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Mixed martial arts: Just obey existing rules

Mixed martial arts is regulated like boxing. Here, Karl Noons loses an MMA match in Las Vegas.

Associated Press

Mixed martial arts is regulated like boxing. Here, Karl Noons loses an MMA match in Las Vegas.

Mixed-martial-arts matches aren’t everyone’s cup of tea. But the fighting style, which combines various disciplines in unarmed combat, compares favorably with the safety record of mainstream boxing. The Boston City Council shouldn’t single mixed martial arts out for special regulation beyond what state rules provide.

Boston City Council President Stephen Murphy wants to prevent anyone under age 18 from attending mixed-martial-arts matches. Some children’s advocates support his measure, too. A public hearing on it Tuesday was timed to coincide with the Ultimate Fighting Championship event at TD Garden this Saturday.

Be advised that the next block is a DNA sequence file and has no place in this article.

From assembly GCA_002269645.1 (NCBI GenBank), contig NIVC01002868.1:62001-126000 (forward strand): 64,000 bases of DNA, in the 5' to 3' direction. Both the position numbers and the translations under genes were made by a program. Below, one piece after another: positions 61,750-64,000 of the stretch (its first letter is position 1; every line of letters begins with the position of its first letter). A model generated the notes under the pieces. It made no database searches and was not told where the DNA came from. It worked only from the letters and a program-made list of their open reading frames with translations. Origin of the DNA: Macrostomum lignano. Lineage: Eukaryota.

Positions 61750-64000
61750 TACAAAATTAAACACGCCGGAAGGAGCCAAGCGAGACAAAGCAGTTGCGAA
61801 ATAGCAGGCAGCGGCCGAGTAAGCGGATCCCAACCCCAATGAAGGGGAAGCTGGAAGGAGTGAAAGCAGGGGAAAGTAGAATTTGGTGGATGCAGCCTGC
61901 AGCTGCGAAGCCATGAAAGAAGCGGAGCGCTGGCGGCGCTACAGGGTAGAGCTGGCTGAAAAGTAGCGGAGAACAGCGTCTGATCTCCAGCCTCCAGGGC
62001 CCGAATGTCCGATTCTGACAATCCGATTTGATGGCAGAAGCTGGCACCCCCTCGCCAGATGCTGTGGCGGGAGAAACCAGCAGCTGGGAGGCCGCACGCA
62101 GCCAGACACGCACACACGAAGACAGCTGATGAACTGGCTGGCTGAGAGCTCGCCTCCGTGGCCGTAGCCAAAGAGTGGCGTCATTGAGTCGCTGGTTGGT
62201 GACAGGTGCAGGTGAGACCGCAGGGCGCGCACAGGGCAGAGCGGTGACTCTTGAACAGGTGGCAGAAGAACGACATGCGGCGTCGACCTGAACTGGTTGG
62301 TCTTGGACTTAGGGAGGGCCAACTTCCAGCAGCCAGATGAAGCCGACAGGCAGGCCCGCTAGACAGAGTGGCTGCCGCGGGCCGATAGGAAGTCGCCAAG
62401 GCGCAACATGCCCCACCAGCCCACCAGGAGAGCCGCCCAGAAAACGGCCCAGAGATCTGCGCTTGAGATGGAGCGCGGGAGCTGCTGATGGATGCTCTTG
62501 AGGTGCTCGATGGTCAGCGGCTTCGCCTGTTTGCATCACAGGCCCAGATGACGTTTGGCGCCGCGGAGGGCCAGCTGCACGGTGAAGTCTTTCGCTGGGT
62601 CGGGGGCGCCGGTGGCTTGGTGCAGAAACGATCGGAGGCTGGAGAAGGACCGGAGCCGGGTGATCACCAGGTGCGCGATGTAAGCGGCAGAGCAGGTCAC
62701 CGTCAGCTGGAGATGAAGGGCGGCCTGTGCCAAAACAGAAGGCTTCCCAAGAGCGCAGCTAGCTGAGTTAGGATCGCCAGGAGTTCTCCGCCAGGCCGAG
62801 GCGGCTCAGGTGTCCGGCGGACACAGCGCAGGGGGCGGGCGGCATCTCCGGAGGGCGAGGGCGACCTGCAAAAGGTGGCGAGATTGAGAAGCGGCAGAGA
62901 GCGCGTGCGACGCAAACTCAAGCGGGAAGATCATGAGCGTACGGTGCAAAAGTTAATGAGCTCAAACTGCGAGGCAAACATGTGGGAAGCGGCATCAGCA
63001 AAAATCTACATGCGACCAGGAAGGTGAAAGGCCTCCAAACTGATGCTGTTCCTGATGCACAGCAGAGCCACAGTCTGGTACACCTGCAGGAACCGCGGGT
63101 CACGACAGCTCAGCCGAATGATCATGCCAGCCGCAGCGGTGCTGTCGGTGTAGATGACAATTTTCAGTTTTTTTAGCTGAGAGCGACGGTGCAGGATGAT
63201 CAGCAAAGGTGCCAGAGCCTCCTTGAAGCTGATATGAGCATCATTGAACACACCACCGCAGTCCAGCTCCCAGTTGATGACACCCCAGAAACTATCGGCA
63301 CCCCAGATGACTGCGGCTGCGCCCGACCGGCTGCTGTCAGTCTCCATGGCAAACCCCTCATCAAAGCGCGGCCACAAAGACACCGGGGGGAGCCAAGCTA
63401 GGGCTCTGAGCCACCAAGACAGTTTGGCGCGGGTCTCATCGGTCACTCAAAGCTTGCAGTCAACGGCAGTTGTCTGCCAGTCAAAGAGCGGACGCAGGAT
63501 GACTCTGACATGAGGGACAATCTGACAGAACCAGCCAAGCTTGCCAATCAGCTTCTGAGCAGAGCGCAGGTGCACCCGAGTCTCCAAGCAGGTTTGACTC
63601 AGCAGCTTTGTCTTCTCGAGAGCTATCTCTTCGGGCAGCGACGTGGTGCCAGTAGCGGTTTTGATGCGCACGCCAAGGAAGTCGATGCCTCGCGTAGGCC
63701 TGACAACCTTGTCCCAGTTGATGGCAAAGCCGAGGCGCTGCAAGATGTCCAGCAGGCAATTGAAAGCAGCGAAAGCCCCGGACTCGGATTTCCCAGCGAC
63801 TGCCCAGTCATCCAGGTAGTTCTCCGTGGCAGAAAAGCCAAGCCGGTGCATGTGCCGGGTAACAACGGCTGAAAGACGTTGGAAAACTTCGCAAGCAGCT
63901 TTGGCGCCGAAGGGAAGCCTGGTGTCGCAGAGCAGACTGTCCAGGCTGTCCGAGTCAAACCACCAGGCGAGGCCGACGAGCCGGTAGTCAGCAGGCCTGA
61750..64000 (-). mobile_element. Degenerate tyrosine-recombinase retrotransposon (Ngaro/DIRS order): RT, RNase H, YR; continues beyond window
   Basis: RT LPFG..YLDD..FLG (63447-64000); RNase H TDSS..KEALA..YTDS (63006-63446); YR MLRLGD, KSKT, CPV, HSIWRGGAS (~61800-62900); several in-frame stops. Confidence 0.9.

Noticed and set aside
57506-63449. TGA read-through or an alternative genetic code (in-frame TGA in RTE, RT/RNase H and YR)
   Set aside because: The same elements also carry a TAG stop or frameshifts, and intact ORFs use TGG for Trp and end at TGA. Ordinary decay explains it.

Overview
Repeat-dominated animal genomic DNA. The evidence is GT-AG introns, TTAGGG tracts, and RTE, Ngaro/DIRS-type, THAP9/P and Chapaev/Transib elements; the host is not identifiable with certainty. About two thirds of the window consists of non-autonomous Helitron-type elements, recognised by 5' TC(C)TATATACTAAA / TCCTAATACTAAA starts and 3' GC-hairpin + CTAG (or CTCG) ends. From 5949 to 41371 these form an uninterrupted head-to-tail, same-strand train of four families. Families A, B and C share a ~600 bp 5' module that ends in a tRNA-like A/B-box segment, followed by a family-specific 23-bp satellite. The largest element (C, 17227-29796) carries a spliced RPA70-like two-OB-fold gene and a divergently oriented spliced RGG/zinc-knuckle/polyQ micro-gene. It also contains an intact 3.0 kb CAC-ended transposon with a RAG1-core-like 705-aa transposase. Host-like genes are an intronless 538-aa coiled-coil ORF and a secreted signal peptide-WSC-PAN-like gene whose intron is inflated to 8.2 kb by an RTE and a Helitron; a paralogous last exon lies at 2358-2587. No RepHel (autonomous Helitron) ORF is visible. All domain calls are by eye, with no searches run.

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But this battle has already been fought. In 2010, state lawmakers and Governor Patrick authorized mixed-martial-arts matches in Massachusetts. The Massachusetts State Athletic Commission regulates the sport in the same manner as boxing. And state law already requires that no one under the age of 16 be allowed entry to any professional fight unless accompanied by an adult. That restriction offers sufficient protection for impressionable young people.

Mixed-martial-arts promoters’ marketing hype can be provocative to the point of insulting people’s intelligence. But the fighters themselves are well-trained and skilled athletes. And that is what people — young and old — come to watch.

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